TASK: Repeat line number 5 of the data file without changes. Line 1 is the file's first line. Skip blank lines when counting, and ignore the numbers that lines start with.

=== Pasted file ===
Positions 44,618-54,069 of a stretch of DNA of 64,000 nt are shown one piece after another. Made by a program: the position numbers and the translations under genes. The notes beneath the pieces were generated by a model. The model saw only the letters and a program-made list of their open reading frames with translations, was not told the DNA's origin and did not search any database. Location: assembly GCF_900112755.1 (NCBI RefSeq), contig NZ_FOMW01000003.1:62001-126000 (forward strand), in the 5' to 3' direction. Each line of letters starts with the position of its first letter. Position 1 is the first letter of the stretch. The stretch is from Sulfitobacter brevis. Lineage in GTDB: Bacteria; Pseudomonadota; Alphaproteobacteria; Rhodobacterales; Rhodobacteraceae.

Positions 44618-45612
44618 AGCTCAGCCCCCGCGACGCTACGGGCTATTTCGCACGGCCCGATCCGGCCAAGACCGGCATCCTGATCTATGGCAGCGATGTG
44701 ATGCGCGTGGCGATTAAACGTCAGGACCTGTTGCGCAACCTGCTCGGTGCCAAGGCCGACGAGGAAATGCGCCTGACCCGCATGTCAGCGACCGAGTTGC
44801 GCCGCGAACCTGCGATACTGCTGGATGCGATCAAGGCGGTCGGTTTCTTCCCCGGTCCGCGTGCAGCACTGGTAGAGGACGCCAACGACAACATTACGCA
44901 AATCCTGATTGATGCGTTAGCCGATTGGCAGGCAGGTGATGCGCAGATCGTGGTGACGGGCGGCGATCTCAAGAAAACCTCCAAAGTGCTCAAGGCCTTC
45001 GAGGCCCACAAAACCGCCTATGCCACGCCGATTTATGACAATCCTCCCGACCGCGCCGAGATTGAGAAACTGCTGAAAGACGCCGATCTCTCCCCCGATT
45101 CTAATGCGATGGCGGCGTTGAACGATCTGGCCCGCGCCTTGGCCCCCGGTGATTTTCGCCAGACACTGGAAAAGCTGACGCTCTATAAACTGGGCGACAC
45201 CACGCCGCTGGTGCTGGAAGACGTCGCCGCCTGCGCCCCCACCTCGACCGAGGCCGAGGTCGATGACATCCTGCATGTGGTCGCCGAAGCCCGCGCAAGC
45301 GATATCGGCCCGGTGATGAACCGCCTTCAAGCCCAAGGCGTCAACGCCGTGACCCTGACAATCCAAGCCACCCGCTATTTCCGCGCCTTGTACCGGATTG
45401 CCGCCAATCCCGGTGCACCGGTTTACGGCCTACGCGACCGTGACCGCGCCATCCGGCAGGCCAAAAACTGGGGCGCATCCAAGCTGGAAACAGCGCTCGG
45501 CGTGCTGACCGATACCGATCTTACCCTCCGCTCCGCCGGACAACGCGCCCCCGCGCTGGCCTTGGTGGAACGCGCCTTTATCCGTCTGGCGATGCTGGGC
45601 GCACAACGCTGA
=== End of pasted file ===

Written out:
44801 GCCGCGAACCTGCGATACTGCTGGATGCGATCAAGGCGGTCGGTTTCTTCCCCGGTCCGCGTGCAGCACTGGTAGAGGACGCCAACGACAACATTACGCA